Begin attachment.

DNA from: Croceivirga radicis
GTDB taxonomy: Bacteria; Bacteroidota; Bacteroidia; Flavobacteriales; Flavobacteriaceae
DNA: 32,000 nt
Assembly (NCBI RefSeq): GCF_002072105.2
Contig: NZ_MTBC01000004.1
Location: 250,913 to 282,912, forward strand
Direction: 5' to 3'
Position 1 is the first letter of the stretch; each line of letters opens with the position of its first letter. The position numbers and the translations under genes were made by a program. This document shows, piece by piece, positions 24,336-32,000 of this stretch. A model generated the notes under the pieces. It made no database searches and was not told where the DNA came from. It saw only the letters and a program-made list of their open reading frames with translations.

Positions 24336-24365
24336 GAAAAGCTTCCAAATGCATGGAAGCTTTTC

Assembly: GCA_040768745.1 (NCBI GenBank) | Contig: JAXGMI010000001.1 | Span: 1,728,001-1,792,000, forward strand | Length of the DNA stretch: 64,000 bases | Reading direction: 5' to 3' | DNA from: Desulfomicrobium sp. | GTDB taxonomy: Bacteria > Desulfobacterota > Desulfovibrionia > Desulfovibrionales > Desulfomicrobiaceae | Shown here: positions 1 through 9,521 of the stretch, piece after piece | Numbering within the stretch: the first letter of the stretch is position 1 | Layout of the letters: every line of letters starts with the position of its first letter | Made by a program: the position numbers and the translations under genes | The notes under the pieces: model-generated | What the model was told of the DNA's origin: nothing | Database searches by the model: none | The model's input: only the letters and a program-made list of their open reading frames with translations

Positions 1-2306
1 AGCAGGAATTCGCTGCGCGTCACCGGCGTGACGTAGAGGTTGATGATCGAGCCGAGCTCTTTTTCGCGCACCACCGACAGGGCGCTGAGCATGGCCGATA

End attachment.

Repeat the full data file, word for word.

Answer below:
DNA from: Croceivirga radicis
GTDB taxonomy: Bacteria; Bacteroidota; Bacteroidia; Flavobacteriales; Flavobacteriaceae
DNA: 32,000 nt
Assembly (NCBI RefSeq): GCF_002072105.2
Contig: NZ_MTBC01000004.1
Location: 250,913 to 282,912, forward strand
Direction: 5' to 3'
Position 1 is the first letter of the stretch; each line of letters opens with the position of its first letter. The position numbers and the translations under genes were made by a program. This document shows, piece by piece, positions 24,336-32,000 of this stretch. A model generated the notes under the pieces. It made no database searches and was not told where the DNA came from. It saw only the letters and a program-made list of their open reading frames with translations.

Positions 24336-24365
24336 GAAAAGCTTCCAAATGCATGGAAGCTTTTC

Assembly: GCA_040768745.1 (NCBI GenBank) | Contig: JAXGMI010000001.1 | Span: 1,728,001-1,792,000, forward strand | Length of the DNA stretch: 64,000 bases | Reading direction: 5' to 3' | DNA from: Desulfomicrobium sp. | GTDB taxonomy: Bacteria > Desulfobacterota > Desulfovibrionia > Desulfovibrionales > Desulfomicrobiaceae | Shown here: positions 1 through 9,521 of the stretch, piece after piece | Numbering within the stretch: the first letter of the stretch is position 1 | Layout of the letters: every line of letters starts with the position of its first letter | Made by a program: the position numbers and the translations under genes | The notes under the pieces: model-generated | What the model was told of the DNA's origin: nothing | Database searches by the model: none | The model's input: only the letters and a program-made list of their open reading frames with translations

Positions 1-2306
1 AGCAGGAATTCGCTGCGCGTCACCGGCGTGACGTAGAGGTTGATGATCGAGCCGAGCTCTTTTTCGCGCACCACCGACAGGGCGCTGAGCATGGCCGATA